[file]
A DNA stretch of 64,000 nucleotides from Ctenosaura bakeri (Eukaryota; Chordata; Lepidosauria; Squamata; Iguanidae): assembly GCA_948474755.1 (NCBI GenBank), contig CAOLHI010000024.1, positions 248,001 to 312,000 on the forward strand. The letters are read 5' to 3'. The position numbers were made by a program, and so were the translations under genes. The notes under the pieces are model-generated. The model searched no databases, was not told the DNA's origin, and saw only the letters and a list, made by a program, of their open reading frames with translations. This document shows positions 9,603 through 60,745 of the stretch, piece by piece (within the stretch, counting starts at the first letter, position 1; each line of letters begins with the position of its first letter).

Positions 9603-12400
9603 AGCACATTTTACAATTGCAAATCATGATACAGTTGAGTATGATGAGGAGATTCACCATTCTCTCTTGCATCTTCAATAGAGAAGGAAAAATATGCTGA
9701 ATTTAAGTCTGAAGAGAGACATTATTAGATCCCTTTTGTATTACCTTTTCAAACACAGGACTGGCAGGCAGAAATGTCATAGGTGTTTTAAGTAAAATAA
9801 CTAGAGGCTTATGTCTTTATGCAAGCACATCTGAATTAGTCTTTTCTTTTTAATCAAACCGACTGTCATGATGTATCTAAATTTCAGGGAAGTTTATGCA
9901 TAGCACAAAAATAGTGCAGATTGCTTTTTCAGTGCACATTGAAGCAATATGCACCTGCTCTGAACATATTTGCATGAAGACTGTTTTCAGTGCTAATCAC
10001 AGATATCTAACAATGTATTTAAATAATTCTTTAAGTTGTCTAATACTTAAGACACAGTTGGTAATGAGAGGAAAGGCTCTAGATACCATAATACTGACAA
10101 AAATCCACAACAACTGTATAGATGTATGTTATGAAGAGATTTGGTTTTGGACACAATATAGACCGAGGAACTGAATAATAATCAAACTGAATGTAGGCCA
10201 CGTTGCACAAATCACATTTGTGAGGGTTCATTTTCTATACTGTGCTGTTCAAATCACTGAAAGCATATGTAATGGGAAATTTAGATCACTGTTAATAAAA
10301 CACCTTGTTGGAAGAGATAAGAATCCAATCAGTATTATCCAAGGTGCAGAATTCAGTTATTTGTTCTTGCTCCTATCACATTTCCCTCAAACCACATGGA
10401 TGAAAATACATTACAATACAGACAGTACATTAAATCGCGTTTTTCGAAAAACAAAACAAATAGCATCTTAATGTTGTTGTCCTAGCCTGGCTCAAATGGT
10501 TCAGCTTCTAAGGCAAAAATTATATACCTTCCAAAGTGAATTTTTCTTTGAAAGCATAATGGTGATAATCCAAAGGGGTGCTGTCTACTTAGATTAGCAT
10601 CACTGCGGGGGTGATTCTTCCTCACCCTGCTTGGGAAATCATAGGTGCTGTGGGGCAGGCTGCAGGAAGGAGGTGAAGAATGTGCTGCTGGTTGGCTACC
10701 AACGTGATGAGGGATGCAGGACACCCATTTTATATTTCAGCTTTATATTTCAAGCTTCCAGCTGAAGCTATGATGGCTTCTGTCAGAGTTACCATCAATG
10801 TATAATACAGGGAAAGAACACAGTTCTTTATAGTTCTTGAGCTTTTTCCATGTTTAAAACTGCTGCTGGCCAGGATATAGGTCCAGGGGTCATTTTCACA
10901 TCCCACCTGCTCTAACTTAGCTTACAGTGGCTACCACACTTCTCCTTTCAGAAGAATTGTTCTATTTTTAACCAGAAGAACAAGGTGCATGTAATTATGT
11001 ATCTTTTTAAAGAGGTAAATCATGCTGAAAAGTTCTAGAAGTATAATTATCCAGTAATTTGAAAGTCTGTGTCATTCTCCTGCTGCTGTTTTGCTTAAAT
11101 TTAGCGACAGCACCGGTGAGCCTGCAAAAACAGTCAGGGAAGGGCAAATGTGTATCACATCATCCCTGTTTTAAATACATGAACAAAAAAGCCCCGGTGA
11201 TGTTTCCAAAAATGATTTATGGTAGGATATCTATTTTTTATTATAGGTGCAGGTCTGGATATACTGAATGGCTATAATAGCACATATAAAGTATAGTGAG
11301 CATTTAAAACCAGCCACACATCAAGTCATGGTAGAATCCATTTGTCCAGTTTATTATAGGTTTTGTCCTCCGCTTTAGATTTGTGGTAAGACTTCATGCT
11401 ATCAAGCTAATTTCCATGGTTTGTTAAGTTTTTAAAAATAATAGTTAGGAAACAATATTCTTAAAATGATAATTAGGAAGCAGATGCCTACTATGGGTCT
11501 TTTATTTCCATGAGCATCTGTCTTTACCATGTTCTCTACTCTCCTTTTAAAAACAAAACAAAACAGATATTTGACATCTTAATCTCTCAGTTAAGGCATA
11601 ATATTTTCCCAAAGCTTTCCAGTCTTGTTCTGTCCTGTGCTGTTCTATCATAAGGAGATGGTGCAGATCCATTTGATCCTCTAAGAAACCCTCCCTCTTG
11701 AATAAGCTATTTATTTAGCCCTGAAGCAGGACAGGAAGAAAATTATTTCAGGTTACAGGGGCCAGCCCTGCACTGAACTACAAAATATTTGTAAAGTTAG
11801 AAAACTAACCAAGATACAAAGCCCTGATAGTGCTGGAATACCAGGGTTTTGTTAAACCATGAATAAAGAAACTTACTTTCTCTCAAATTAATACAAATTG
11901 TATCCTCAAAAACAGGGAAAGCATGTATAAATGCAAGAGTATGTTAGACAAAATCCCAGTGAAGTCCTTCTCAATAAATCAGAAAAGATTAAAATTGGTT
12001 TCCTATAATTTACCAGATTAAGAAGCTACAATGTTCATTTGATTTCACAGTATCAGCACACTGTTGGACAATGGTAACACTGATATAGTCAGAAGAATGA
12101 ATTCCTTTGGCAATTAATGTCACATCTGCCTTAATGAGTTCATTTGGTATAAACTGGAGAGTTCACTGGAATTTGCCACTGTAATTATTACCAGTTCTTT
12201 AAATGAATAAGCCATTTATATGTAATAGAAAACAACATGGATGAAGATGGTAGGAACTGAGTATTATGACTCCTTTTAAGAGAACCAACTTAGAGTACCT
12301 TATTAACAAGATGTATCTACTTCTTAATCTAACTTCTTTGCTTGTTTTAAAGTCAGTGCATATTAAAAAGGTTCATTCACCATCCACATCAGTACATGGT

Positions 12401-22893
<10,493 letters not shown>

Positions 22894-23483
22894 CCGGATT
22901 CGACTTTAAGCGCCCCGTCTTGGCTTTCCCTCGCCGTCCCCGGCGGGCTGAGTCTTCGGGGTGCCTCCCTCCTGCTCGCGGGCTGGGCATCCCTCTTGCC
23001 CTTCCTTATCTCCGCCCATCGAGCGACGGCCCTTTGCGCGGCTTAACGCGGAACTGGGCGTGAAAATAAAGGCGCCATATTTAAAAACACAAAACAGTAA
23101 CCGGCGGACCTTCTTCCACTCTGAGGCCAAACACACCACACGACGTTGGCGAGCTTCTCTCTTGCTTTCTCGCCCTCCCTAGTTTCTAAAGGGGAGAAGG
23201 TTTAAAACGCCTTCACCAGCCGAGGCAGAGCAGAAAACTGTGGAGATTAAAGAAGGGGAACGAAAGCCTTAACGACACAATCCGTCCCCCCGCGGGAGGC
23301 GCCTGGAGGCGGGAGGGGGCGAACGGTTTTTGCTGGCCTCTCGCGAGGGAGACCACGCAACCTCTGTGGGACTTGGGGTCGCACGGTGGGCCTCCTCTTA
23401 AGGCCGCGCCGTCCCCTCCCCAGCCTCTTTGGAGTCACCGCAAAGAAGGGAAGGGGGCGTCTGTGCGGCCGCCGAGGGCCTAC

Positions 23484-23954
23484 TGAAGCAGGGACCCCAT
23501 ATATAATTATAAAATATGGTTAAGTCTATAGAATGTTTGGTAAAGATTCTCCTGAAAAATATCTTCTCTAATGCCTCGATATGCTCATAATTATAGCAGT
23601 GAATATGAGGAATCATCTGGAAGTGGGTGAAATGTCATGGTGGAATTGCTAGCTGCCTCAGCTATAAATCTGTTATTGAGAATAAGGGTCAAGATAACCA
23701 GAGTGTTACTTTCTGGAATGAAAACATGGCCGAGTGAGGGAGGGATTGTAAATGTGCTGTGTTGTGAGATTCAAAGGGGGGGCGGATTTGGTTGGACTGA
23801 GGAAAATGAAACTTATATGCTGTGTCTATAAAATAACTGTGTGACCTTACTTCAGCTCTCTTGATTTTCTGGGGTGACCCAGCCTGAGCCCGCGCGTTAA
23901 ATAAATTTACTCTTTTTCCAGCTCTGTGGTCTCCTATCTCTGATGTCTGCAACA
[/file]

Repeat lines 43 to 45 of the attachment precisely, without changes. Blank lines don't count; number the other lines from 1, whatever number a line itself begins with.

23501 ATATAATTATAAAATATGGTTAAGTCTATAGAATGTTTGGTAAAGATTCTCCTGAAAAATATCTTCTCTAATGCCTCGATATGCTCATAATTATAGCAGT
23601 GAATATGAGGAATCATCTGGAAGTGGGTGAAATGTCATGGTGGAATTGCTAGCTGCCTCAGCTATAAATCTGTTATTGAGAATAAGGGTCAAGATAACCA
23701 GAGTGTTACTTTCTGGAATGAAAACATGGCCGAGTGAGGGAGGGATTGTAAATGTGCTGTGTTGTGAGATTCAAAGGGGGGGCGGATTTGGTTGGACTGA